Treatment of Peristomal Pyoderma Gangrenosum With Topical Crushed Dapsone
September 2011 | Volume 10 | Issue 9 | Case Report | 1059 | Copyright © 2011
A 27-year-old male with a history of Crohn's disease was treated for chronic pyoderma gangrenosum at his stoma site. Treatment with topical application of crushed dapsone resulted in improvement of his pyoderma gangrenosum. Crushed dapsone may be an efficacious treatment with minimal systemic side effects. This appears to be the first case of pyoderma gangrenosum treated with crushed dapsone. J Drugs Dermatol. 2011;10(9):1059-1061.
Purchase Original Article
Purchase a single fully formatted PDF of the original manuscript as it was published in the JDD.
Download the original manuscript as it was published in the JDD.
Contact a member of the JDD Sales Team to request a quote or purchase bulk reprints, e-prints or international translation requests.
To get access to JDD's full-text articles and archives, upgrade here.
Save an unformatted copy of this article for on-screen viewing.
Print the full-text of article as it appears on the JDD site.→ proceed | ↑ close
Pyoderma gangrenosum (PG) is a rare, idiopathic skin disease that has been associated with a wide variety of disorders. One to five percent of patients with inflammatory bowel disease (IBD) have PG.1 PG at the site of surgical ostomies is referred to as peristomal pyoderma gangrenosum (PPG). This variant is seen almost exclusively in patients that have underlying IBD.2 These patients present clinically with ulcers that have well-defined, undermined, violaceous borders.2 Histopathological confirmation of PPG is difficult due to nonspecific findings, and PPG therefore is a diagnosis of exclusion. We report a case of PPG successfully treated with topical crushed dapsone tablets.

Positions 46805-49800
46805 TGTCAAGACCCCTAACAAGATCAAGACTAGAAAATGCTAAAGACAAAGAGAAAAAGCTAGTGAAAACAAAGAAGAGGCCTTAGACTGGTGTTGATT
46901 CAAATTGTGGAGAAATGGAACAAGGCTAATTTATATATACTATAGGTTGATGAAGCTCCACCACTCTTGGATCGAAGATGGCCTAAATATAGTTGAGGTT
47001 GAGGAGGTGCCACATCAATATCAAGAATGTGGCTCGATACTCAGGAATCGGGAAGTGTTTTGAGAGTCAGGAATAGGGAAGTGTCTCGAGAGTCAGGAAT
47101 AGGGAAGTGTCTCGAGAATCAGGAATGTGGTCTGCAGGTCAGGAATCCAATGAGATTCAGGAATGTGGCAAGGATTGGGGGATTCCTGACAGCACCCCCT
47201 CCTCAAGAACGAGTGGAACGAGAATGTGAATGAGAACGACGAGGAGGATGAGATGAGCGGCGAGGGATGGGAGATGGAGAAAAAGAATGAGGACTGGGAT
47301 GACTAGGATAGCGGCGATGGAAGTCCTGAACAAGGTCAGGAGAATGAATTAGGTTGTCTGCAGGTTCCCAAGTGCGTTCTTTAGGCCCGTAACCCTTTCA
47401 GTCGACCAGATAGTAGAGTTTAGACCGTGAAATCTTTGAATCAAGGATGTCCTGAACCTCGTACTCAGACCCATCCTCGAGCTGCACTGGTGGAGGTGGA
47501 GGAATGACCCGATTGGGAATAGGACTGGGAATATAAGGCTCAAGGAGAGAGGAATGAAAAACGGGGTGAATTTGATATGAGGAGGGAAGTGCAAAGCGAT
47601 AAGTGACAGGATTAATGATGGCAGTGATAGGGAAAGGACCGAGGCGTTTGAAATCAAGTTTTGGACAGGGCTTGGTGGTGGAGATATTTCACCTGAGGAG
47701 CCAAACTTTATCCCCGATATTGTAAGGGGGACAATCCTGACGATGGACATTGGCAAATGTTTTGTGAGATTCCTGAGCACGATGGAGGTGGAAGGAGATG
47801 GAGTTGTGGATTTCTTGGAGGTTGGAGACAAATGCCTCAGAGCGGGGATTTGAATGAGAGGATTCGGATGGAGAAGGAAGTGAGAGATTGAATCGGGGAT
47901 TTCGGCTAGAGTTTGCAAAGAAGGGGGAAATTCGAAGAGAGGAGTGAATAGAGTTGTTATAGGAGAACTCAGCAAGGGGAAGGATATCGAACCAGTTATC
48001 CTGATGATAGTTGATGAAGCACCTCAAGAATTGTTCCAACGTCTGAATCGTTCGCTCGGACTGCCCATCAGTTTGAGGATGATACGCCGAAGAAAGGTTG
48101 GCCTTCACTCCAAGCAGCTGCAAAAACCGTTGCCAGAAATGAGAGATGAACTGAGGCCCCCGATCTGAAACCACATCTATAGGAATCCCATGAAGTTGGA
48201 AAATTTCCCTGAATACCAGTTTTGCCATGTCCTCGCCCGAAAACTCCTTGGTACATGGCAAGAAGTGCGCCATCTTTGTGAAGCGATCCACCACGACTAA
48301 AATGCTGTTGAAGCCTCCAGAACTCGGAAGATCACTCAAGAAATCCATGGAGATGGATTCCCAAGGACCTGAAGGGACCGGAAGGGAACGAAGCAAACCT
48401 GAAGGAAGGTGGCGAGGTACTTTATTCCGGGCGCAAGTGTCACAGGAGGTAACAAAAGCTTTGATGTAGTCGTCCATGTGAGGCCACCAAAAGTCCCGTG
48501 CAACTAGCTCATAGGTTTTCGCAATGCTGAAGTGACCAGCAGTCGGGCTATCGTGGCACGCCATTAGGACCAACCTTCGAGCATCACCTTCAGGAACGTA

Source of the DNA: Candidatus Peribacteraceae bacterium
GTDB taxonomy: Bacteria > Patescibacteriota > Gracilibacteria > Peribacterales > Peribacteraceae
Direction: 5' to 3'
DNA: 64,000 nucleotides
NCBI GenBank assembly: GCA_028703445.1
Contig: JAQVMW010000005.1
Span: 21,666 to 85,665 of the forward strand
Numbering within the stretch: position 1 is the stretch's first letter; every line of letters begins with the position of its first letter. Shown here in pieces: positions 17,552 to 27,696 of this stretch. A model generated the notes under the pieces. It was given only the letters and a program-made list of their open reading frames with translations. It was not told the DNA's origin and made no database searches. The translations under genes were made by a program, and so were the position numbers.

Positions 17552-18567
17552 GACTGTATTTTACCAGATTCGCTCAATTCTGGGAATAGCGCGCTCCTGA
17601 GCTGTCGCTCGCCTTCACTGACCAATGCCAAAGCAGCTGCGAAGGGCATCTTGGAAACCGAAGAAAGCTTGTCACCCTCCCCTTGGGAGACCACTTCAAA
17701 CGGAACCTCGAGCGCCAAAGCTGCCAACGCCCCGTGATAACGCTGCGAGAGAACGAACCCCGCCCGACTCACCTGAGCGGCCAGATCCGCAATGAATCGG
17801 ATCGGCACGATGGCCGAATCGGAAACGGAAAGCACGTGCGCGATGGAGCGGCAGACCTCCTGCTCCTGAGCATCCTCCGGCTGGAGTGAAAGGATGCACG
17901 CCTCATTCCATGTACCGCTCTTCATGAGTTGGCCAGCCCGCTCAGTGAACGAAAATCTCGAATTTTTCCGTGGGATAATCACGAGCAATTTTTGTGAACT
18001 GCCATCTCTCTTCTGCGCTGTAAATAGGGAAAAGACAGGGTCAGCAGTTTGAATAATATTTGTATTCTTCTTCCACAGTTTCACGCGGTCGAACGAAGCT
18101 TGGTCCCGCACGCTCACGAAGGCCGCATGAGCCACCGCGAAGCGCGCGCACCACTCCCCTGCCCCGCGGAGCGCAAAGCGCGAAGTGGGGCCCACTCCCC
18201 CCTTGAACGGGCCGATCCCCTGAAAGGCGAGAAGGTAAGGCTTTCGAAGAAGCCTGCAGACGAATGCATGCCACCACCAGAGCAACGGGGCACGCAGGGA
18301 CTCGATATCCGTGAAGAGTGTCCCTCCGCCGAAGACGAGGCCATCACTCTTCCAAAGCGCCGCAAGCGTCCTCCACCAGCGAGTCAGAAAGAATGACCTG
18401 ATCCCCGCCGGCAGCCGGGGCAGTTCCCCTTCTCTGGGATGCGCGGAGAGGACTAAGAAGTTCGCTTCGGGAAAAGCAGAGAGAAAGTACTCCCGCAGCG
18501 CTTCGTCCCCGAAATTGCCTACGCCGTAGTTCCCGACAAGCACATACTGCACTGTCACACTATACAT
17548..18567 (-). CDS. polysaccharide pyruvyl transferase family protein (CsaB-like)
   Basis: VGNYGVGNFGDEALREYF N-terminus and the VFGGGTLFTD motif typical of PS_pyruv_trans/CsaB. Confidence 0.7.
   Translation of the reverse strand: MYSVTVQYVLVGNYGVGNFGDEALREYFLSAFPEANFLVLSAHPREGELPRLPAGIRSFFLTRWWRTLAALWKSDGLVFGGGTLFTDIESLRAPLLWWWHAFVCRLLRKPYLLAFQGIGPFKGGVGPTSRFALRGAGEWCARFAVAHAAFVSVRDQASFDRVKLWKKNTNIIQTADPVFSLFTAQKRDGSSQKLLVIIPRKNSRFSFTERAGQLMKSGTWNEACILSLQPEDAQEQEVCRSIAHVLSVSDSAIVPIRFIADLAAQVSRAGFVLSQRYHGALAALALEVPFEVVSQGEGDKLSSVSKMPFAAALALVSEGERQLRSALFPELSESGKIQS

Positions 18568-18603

A 27-year-old Caucasian male with a seven-year history of Crohn's disease and a six-year history of post-ileostomy biopsy proven PPG presented to our dermatology clinic for treatment of chronic ulcerative peristomal lesions. The patient's Crohn's disease was well controlled with either 5 mg/kg infliximab infused every eight weeks or 40 mg adalimumab self-administered every two weeks. Examination revealed a well-demarcated 6x4 cm ulcer at the periphery of the ostomy site. Previous treatments for the PPG included intralesional corticosteroid injections, 20 to 40 mg oral prednisone, and intermittent use of 25 to 100 mg oral dapsone daily for 34 months. The oral dapsone resulted in significant improvement in the PPG but was discontinued due to elevated transaminase levels (AST 76/ALT93). At that time, the patient had a 2.5x1.5 cm ulcer.
Based on the improvement with oral dapsone, the patient was begun on a regimen of 25 mg dapsone tablets self-crushed into a powder and then applied daily with ostomy dressing changes. The resulting powder did not prevent dressing adhesion; this had been a problem with other attempted topical treatments. After one month of treatment, the lesion measured 1.5x1 cm (Figure 1). The patient's transaminase levels returned to normal and he continued treatment until total lesion resolution six months later (Figure 2). At follow up five months after discontinuation of treatment, there has been no recurrence of his PPG (Figure 3).
Classical PG is a clinically diagnosed noninfectious skin disease in which pustules form and enlarge leaving ulcerative lesions with a necrotic margin. Cultures and biopsy are not diagnostic but may be used to rule out other conditions. PG possesses the property of pathergy, in which mild trauma results in development of new lesions. In patients with an ostomy this occurs with relocation of the stoma or trauma to the skin around the stoma.1,2 As PPG is rare, misdiagnosis of PPG as an infection commonly delays the onset of appropriate treatment.
Fifteen to twenty percent of all patients with classic PG have IBD and almost all patients with PPG have IBD. Controlling the underlying disease is the initial step in treatment.2 Our patient's IBD was well-controlled with infliximab and adalimumab without resolution of his PPG. Wound care is important to prevent bacterial infection at the site. Maintenance of clean, dry, dressings decreases risk of infection at ulcer sites.3